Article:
Tiberi: DACA phase-out ‘good news for rule of law’


U.S. Rep. Pat Tiberi is praising President Donald Trump’s decision to phase out the Deferred Action for Childhood Arrivals, or DACA.

Trump on Tuesday began dismantling the government program protecting hundreds of thousands of young immigrants who were brought into the country illegally as children. Attorney General Jeff Sessions declared the program created under President Barack Obama’s administration “an unconstitutional exercise of authority” that must be revoked.

“President Obama’s unconstitutional DACA program was one of the most egregious examples of his executive overreach,” Tiberi, R-Genoa Township, said Tuesday. “The Trump administration’s decision to phase out DACA is good news for the rule of law.”

Tiberi said the onus is now on Congress to write new legislation that will protect the so-called “Dreamers,” as the young people were called by Obama. The Trump administration is giving Congress six months to come up with a legislative fix.

“As the son of immigrants who legally came to the United States from Italy, I have seen the success story of legal immigration firsthand,” Tiberi said. “In order to ensure this country remains a beacon of hope we must adhere to the Constitution, which empowers Congress to write immigration laws, not the executive branch. Congress has six months to act. This is an opportunity for us to identify needed solutions that are fair and orderly for Dreamers who didn’t choose to break our laws and know no other home than America.”

New applications will be halted for DACA, which has provided nearly 800,000 young immigrants a reprieve from deportation and the ability to work legally in the U.S. in the form of two-year, renewable work permits. If Congress fails to address the issue within the six-month period, the government will stop renewing permits for people already covered by the program.

According to Department of Homeland Security officials, people with permits whose renewals are set to expire between now and March 5, 2018, will be able to re-apply — so long as their applications are submitted by Oct. 5, 2017, one month from Tuesday. No permits will be revoked before their existing expiration dates, and applications already in the pipeline will be processed, they said.

Trump, in a statement, said the change would be “a gradual process, not a sudden phase out.”

“Thus, in effect, I am not going to just cut DACA off, but rather provide a window of opportunity for Congress to finally act,” he said. He said he did not favor punishing children for the actions of their parents. At the same time, though, “we must also recognize that we are a nation of opportunity because we are a nation of law” and “young Americans have dreams, too.”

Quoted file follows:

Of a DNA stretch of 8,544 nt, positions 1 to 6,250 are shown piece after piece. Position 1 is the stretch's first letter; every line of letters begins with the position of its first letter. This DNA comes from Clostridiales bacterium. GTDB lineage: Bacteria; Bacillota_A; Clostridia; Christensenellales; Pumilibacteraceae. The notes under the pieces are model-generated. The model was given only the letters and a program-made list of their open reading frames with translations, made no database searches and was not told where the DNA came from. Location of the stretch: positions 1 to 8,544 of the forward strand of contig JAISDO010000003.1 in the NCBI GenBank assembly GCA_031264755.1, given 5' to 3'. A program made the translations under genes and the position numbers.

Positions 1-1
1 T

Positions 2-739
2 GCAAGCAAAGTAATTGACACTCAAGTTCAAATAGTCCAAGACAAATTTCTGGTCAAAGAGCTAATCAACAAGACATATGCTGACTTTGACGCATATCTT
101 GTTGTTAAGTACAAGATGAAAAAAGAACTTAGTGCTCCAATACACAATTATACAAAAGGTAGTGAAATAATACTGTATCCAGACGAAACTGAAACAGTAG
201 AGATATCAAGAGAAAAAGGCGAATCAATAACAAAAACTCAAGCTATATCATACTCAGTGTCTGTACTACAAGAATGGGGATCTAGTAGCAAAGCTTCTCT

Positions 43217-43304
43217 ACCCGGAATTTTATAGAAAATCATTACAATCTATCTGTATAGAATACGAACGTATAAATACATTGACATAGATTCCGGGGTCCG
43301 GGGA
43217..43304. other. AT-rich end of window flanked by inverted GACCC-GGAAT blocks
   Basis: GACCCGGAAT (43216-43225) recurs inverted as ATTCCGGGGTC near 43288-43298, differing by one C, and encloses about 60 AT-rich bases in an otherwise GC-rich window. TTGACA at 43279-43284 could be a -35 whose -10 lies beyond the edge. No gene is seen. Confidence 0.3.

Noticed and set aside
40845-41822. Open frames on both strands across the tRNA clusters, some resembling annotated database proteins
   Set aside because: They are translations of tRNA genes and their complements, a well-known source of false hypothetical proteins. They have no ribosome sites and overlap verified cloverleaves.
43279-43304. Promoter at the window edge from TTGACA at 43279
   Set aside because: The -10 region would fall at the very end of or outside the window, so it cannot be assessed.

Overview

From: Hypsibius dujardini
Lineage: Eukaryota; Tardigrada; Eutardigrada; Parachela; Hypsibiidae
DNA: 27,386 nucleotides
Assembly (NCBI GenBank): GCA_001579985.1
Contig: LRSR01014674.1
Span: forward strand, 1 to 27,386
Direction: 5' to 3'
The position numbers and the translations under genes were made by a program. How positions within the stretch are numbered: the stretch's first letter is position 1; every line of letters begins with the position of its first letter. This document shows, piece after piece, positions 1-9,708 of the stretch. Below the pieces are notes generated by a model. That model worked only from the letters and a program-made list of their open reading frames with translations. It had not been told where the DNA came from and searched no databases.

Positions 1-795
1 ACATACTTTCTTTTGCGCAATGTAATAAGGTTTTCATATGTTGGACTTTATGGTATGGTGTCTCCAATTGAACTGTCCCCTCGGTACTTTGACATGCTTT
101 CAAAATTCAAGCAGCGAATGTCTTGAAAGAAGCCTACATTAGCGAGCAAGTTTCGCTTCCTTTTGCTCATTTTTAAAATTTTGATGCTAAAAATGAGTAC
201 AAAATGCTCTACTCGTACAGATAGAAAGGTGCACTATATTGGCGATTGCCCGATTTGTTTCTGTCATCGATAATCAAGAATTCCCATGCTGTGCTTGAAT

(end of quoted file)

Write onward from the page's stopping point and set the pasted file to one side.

Sen. John McCain of Arizona said Trump was taking “the wrong approach,” and he added: “The federal government has a responsibility to defend and secure our borders, but we must do so in a way that upholds all that is decent and exceptional about our nation.”

Trump’s announcement came the same day as a deadline set by a group of Republican state officials who said they would challenge DACA in court unless the Trump administration rescinded the program. Administration officials argued the program might not hold up in court — and said that allowing the lawsuit to proceed would throw the program into far more chaos than the move they chose.

Trump has spent months wrestling with what to do with DACA, which he slammed during his campaign as illegal “amnesty.” But Trump has repeatedly expressed sympathy for the young people protected by the program.

House Speaker Paul Ryan said in a statement he hoped the “House and Senate, with the president’s leadership, will be able to find consensus on a permanent legislative solution that includes ensuring that those who have done nothing wrong can still contribute as a valued part of this great country.”

But Congress has repeatedly tried — and failed — to come together on immigration overhaul legislation, and it remains uncertain whether the House would succeed in passing anything on the divisive topic.

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Tiberi
https://www.delgazette.com/wp-content/uploads/sites/40/2017/09/web1_Tiberi.jpgTiberi

From AP, staff reports

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